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Synopsis: Richard II

It is England of 1398, during the reign of King Richard II; and one of Richard’s powerful uncles, Thomas, the duke of Gloucester, has been mysteriously murdered. Henry Bolingbroke, a nephew of Gloucester and cousin to King Richard, appears before the king and accuses the king’s supporter, Thomas Mowbray, of treason, including the murder of Gloucester. Mowbray claims innocence and demands a trial by combat. Despite Richard’s appeals, seconded by Bolingbroke’s father, John of Gaunt, the two noblemen insist on fighting; Richard gives in and appoints a trial by combat at Coventry. In the meantime, Gloucester’s widow begs Gaunt to avenge her husband’s death. Gaunt, while suspecting Richard’s complicity, insists that God alone can avenge any wrong committed by his earthly representative, the king, thus setting up many of the conflicts of the play.

At Coventry, Richard unexpectedly stops the combat and banishes Mowbray for life and Bolingbroke for six years, thus ridding himself of two dangerous rivals. Not long after, while condemning Richard’s serious mismanagement of England, Gaunt dies. Richard immediately confiscates Gaunt’s wealth, partly to finance his fighting of a rebellion in Ireland. The Duke of York, also a brother to Gloucester and uncle to Richard and Bolingbroke, is horrified and chastises the king for this illegal seizure, comparing it ominously with the usurpation of a crown. The king, ignoring this outburst, departs for Ireland and leaves York to be governor of England in his absence.

In his absence, Bolingbroke returns from exile, ostensibly to claim his inheritance. Many nobles, headed by the earl of Northumberland, flock to him. York arrives, bewailing his present dilemma: both king and invader are his kinsmen, and he feels he owes loyalty to each of them. Uncertain what to do, he leaves with the queen. Bushy, Bagot, and Greene, three of the king’s favorites, flee, realizing that trouble lies ahead. Meanwhile Richard is succeeding on the battlefield, and the king’s men are flocking to him.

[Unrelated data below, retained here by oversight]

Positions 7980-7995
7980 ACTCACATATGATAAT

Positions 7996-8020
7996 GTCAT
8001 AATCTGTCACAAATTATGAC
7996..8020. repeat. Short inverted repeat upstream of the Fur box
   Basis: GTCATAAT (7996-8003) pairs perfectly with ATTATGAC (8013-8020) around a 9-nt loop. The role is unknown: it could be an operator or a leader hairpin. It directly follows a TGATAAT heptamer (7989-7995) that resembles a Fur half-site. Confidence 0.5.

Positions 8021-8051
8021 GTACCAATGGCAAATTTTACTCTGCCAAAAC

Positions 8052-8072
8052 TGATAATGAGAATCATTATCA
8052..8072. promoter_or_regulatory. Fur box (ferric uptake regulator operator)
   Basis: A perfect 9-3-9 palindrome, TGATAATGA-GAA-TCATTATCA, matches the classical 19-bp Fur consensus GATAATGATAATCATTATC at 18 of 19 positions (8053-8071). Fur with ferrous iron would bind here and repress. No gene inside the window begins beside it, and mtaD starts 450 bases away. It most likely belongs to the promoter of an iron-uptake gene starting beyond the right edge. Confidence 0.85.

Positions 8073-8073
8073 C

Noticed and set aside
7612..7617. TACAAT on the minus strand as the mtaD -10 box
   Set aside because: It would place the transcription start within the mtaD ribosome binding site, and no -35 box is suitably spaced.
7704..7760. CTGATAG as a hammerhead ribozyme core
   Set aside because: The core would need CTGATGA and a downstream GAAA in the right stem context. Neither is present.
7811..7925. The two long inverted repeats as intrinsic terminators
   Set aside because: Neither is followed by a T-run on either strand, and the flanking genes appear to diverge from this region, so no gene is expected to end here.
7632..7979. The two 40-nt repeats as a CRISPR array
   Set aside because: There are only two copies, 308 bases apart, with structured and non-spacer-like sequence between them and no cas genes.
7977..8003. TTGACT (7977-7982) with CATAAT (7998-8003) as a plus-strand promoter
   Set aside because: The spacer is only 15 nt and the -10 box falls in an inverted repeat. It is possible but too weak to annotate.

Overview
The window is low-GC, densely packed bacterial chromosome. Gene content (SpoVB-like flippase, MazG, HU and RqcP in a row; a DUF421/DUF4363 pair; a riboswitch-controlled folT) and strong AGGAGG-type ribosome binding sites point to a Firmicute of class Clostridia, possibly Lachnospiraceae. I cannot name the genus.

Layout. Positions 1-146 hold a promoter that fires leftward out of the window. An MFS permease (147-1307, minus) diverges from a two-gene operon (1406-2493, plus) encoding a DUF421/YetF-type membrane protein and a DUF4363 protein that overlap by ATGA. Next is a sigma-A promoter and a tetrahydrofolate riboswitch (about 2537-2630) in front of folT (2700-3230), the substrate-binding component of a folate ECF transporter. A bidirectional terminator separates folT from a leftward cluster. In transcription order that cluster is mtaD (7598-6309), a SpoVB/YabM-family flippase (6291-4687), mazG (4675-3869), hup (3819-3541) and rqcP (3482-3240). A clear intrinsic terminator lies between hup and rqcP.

Bolingbroke and Northumberland, on the march, meet Northumberland’s son, Harry Percy, who brings news that York and a small force are stationed nearby at Berkeley Castle. Soon Lord Berkeley enters, bearing York’s demand that Bolingbroke explain his presence in England. York himself follows, and he castigates his nephew for disloyalty to the king. Bolingbroke insists that he has returned only to claim what is rightfully his–the estate of his father, Gaunt. Bolingbroke’s supporters back him up. York continues to insist on the treasonous nature of their opposition to the king, but he declares that he will remain neutral, lacking power enough to oppose them.

Richard, having returned from Ireland, responds to the news with wild emotional swings, veering between confidence in divine support and dark despair. Finally, informed that York has joined Bolingbroke and that Bolingbroke is after more than just his inheritance, he subsides into resignation and concedes defeat.

Bolingbroke ascends the throne; but in order to confirm his power, he summons Richard to resign the crown formally. The bishop of Carlisle warns that the deposing of a lawful king promises great danger for England; nevertheless, Richard performs the unholy reversal of his coronation, parting with his crown, his kingdom, even his name. Then after parting forever from his queen, Richard is imprisoned in Pomfret Castle.
Bolingbroke’s power is not completely secure, however. York’s son, Aumerle, joins a conspiracy against the new king. York, fearing the wrath of the king, reveals his son’s treachery, but the duchess of York pleads for mercy, moving Bolingbroke to pardon Aumerle, though he condemns the other conspirators.

Alone in prison, Richard contemplates his failures and sorrows. A still-loyal groom visits him with news of King Henry IV’s coronation. Suddenly, Exton, acting on a vague hint from the new king, enters with armed men and murders Richard. Just as Gloucester was killed to strengthen Richard’s power, so now Richard is killed to confirm Bolingbroke’s rule. The new reign, begun in sacrilege, continues in guilt.

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